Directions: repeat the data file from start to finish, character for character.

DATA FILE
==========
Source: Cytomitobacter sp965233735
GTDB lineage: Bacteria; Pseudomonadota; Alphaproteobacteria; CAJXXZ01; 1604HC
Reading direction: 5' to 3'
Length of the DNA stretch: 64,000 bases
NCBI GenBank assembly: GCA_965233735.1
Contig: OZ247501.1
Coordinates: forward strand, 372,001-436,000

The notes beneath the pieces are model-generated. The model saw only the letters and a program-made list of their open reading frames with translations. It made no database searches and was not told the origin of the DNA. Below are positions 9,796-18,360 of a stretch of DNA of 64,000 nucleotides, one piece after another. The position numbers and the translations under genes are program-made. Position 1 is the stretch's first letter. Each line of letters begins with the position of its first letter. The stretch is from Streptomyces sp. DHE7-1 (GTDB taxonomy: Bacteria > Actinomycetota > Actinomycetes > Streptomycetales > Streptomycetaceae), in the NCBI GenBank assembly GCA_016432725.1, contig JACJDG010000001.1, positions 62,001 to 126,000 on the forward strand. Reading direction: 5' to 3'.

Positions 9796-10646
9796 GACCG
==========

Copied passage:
Source: Cytomitobacter sp965233735
GTDB lineage: Bacteria; Pseudomonadota; Alphaproteobacteria; CAJXXZ01; 1604HC
Reading direction: 5' to 3'
Length of the DNA stretch: 64,000 bases
NCBI GenBank assembly: GCA_965233735.1
Contig: OZ247501.1
Coordinates: forward strand, 372,001-436,000

The notes beneath the pieces are model-generated. The model saw only the letters and a program-made list of their open reading frames with translations. It made no database searches and was not told the origin of the DNA. Below are positions 9,796-18,360 of a stretch of DNA of 64,000 nucleotides, one piece after another. The position numbers and the translations under genes are program-made. Position 1 is the stretch's first letter. Each line of letters begins with the position of its first letter. The stretch is from Streptomyces sp. DHE7-1 (GTDB taxonomy: Bacteria > Actinomycetota > Actinomycetes > Streptomycetales > Streptomycetaceae), in the NCBI GenBank assembly GCA_016432725.1, contig JACJDG010000001.1, positions 62,001 to 126,000 on the forward strand. Reading direction: 5' to 3'.

Positions 9796-10646
9796 GACCG